THE MAHARASHTRA government on Wednesday decided to bypass the Centre’s land acquisition Act for acquiring dilapidated buildings in the island city of Mumbai.
Making time-bound redevelopment of dilapidated tenanted buildings mandatory, the state Cabinet cleared various modifications to the Maharashtra Housing and Area Development Act (MHAD), 1976 to enable the state-run Maharashtra Housing and Area Development Authority (MHADA) to acquire all such properties where the land holders or the developers are found stalling redevelopment.
Invoking the right to safety of those occupying these rundown buildings, the amendments allow the government to suspend a land owner’s right to property and forcibly acquire and redevelop them if the owner does not initiate redevelopment within a given time frame.
But the law department has reportedly objected to the compensation being offered to the land losers. While the state housing department has proposed a compensation of up to 25 per cent of the land’s ready reckoner values or 15 per cent of built-up space, the former has argued that it must be strictly in accordance with the Centre’s Right to Fair Compensation and Transparency in Land Acquisition, Rehabilitation, and Resettlement Act, 2013, which entitles the land loser to receive 200 per cent of the plot’s market value as compensation.
On Wednesday, the Cabinet also sanctioned a move to introduce a state amendment to the Centre’s land Act, exempting the MHAD Act, 1976 from its purview. Incidentally, in June, the Madras High Court had declared “illegal” a similar amendment made by the Tamil Nadu government.
The move to suspend the land owner’s right to property itself is under the scanner with the law department pointing out that the Supreme Court has imposed certain restrictions in this regard. The Property Owners Association has challenged a prevalent provision in the MHAD Act in this context, which is pending before a nine-member bench of the SC, the department has stated.
According to the new provisions, owners of such buildings will get six months to initiate redevelopment once they are tagged as dangerous to live in. The collective of tenants or the housing society will get another six months for such redevelopment, failing which, the MHADA will step in to acquire the building and redevelop it with a builder of its choice.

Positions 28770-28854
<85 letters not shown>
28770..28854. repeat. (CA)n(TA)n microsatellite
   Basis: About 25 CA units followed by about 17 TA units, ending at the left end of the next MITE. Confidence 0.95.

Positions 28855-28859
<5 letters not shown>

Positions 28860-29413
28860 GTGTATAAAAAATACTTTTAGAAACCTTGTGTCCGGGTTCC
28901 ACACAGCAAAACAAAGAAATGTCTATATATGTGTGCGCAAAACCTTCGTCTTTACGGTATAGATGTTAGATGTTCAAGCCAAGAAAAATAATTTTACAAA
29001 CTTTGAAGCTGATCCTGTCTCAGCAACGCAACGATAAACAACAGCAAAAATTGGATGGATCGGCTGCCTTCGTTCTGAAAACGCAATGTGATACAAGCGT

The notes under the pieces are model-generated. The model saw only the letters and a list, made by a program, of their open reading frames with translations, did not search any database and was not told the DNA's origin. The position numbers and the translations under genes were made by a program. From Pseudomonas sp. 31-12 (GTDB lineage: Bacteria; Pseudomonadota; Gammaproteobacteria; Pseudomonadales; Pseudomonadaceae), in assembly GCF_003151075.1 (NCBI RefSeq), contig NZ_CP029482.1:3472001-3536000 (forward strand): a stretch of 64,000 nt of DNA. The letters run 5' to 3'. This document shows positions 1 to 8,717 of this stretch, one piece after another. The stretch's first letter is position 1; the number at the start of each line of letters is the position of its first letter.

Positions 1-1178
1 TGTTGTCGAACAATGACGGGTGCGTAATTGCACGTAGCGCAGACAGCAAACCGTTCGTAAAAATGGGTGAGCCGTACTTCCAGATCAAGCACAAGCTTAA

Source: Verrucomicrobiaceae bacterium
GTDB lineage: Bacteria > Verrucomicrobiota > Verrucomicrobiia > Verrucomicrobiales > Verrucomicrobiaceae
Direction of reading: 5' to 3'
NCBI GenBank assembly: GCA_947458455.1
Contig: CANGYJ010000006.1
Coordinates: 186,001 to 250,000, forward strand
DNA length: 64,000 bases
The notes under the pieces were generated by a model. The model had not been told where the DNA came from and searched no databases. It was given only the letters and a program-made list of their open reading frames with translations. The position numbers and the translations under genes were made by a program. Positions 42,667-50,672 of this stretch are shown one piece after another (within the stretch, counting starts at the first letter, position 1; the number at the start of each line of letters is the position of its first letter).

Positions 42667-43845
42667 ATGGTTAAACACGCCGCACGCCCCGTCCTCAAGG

The move will have a direct impact on 14,207 cessed properties in the island city; most of which are over 70-years-old. Planning to revamp these under the state’s cluster redevelopment policy, the government has also empowered the MHADA to acquire the adjoining non-cess buildings. Besides, the MHADA has been permitted to revoke the no objection certificates it had issued to developers in the past in case of projects stalled over three years.
In another contentious move, the government accorded MHADA the status of a planning authority for all cessed properties in Mumbai. In simple terms, this means that the Shiv Sena-led BMC will now lose control over these prime pockets with the government transferring powers to sanction building and development permissions on these land. The need to approach the civic body won’t be there.
In the past, both the municipality and the urban development department had objected to the move. It will also impact BMC’s revenue collection from the construction sector.
Meanwhile, all builders redeveloping cessed properties will have to compulsorily register themselves with the MHADA. Further, at the time of applying for redevelopment, they will need to open an escrow account depositing an advance rent of 24 months for the affected tenants. Officials said directives will soon be issued in this regard.
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